Survey Examines Trends in the Outsourcing Relationship - The BioPlan Associates 8th annual survey identifies key outsourcing concerns of sponsor companies and contractors. - BioPharm International

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Survey Examines Trends in the Outsourcing Relationship
The BioPlan Associates 8th annual survey identifies key outsourcing concerns of sponsor companies and contractors.


BioPharm International
Volume 24, Issue 10, pp. 26-33


Eric S. Langer
As outsourcing and offshoring become part of mainstream operations, biotherapeutic developers are more effectively modeling and assessing the value delivered by their outsourcing partners. As such, they are expecting increasingly more value and efficiency from their partners' services. Companies are more aggressively incorporating outsourcing as a manufacturing strategy, rather than as an ad hoc method of adding flex capacity or to simply eliminate overhead costs associated with lower-value production activities. As a result, choosing the ideal CMO is taking on greater importance.


Survey methodology
With this in mind, BioPlan Associates researched key problems of the CMO–client relationship that may be inhibiting productivity. In this year's 8th Annual Report and Survey of Biopharmaceutical Manufacturing Capacity and Production, we identified 20 problem areas and discovered that nearly 95% of biodevelopers are concerned with their CMO's timeliness (see also, the sidebar on "Survey methodology")(1).

CLIENTS' KEY OUTSOURCING CONCERNS


Figure 1: Critical attributes (ranked as "very important" and "important") of a CMO as identified by biopharmaceutical manufacturers when considering outsourcing (2011). (ALL FIGURES ARE COURTESY OF THE AUTHOR)
The BioPlan survey, which received responses from 352 global biomanufacturers, asked respondents to identify the critical issues they face when considering outsourcing biopharmaceutical manufacturing to a CMO (see Figure 1). Respondents said their number-one concern is that the CMO "stick to a schedule," with 93.2% of respondents indicating this attribute as "important" or "very important." The concern surrounding this attribute may reflect the difficulties in managing complex projects in an environment where timeliness is crucial. In biologics, manufacturing delays can affect an entire drug-development program.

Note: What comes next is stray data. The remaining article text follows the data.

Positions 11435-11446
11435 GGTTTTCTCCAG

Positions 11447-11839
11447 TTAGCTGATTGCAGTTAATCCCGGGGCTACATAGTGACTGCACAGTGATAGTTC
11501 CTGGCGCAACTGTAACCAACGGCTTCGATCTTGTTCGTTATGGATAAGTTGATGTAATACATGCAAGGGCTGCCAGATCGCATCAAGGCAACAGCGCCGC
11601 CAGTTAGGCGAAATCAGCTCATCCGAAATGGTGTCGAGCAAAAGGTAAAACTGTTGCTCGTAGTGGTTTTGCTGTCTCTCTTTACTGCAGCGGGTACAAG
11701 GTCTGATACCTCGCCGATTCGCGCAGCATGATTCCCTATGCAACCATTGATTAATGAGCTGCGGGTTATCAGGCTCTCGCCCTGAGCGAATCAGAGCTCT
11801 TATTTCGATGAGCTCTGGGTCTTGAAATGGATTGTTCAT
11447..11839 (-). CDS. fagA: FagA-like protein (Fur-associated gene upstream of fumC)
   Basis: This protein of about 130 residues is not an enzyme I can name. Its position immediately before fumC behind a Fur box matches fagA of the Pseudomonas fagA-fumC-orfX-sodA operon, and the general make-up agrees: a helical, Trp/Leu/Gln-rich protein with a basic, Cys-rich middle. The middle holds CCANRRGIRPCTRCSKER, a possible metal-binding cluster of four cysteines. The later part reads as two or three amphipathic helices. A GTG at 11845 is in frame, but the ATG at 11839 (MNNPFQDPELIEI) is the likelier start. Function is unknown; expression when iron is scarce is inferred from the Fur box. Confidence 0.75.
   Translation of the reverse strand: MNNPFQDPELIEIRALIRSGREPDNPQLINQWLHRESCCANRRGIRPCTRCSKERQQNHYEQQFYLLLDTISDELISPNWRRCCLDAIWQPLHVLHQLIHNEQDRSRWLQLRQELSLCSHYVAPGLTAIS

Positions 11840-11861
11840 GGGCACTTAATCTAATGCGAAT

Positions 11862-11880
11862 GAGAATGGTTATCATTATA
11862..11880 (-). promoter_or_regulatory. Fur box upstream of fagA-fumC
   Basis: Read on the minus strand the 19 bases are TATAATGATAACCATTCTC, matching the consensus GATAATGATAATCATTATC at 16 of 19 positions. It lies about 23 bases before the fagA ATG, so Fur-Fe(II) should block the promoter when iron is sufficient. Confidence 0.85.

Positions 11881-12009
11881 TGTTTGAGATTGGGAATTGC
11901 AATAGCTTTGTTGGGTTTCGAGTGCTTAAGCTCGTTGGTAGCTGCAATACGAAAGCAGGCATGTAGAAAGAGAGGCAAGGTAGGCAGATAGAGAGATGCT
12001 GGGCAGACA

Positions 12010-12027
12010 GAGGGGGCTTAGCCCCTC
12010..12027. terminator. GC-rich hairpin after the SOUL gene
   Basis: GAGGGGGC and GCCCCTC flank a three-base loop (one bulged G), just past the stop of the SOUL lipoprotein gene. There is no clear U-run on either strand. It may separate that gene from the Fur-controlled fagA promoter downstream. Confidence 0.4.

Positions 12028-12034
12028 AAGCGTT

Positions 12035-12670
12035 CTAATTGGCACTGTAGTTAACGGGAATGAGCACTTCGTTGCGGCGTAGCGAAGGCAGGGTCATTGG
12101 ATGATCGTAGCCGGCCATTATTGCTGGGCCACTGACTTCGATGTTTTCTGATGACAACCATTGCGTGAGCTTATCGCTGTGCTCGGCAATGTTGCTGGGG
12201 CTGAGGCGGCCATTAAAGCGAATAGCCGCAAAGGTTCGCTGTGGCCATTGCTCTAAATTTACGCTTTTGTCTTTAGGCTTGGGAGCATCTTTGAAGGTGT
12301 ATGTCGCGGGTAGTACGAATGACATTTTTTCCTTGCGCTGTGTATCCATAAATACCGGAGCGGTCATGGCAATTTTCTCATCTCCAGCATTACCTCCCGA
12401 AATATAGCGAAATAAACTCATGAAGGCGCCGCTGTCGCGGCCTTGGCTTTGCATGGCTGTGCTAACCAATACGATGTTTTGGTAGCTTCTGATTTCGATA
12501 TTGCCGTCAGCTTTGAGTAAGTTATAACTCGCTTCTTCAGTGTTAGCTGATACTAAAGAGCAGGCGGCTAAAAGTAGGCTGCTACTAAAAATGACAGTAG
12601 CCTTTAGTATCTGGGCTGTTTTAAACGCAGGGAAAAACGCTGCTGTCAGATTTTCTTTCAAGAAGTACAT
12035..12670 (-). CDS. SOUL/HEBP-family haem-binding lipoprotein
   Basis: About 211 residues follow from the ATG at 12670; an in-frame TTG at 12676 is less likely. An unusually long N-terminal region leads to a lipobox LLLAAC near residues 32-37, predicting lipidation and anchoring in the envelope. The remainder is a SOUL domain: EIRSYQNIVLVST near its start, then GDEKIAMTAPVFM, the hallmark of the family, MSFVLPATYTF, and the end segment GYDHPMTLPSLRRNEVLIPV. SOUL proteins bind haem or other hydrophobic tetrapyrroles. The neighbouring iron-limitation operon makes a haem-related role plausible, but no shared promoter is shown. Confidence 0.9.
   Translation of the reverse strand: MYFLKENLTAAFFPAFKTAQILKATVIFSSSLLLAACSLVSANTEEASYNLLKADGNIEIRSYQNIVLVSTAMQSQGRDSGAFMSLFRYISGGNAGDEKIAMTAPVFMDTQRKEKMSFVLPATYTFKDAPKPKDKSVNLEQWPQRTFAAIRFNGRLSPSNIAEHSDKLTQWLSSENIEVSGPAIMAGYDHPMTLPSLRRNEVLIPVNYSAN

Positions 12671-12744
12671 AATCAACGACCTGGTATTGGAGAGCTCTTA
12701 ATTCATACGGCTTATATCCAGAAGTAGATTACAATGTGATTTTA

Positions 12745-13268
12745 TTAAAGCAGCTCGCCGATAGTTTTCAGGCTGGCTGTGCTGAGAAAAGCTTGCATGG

When analyzing the "very important" responses to the survey, only the "comply with my company's quality standards" choice (59.1% of respondents) beat out scheduling problems. In other words, while scheduling issues are generally "important" to almost all biomanufacturers, quality standard compliance is "very important" to more than half.


DAN WARD
Continuing to sort by "very important," the next critical attribute, according to respondents, was "protect intellectual property," which approximately 57% chose. Biomanufacturers expect that their product-specific manufacturing operations will be kept proprietary, and this concern may be the result of the increased focus on outsourcing of operations to new destinations. Even so according to Dr. Wolfgang Noe, a senior consultant at BioProcess Technology Consultants, this expectation should not be a large concern because any CMO that violates IP practice is not likely to be in business long (1).

Following IP concerns, survey respondents in the "very important" factor area said a CMO's ability to "effectively handle cross-contamination issues" and to "stick to a schedule" were next on their list of critical factors. This trend aligns with the 2010 survey results in which sponsors demand greater levels of professionalism, performance, and effectiveness in both managerial and technical areas from their outsourcing vendors (2).


Figure 2: Critical attributes (ranked as "very important") of a CMO as identified by biopharmaceutical manufacturers when considering outsourcing (2006–2011).
Contrary to anecdotal commentary from both CMOs and sponsors, the importance of a CMO's location showed up as being relatively unimportant (2.3% of 2011 respondents say the factor is "very important," as opposed to 10.4% who said so in 2006) (see Figure 2). This decrease may be a function of the industry's increasing globalization, particularly with respect to manufacturing clusters appearing in Asia. These clusters in aggregate, according to BioPlan's Top 1000 Global Biopharmaceutical Manufacturing Index, rival those of Europe in terms of number of facilities, if not in overall concentration of manufacturing (3). The lack of concern shown for location also reflects the offshoring of greater numbers of successful production projects and the degree of outsourcing-management expertise that sponsors are acquiring.


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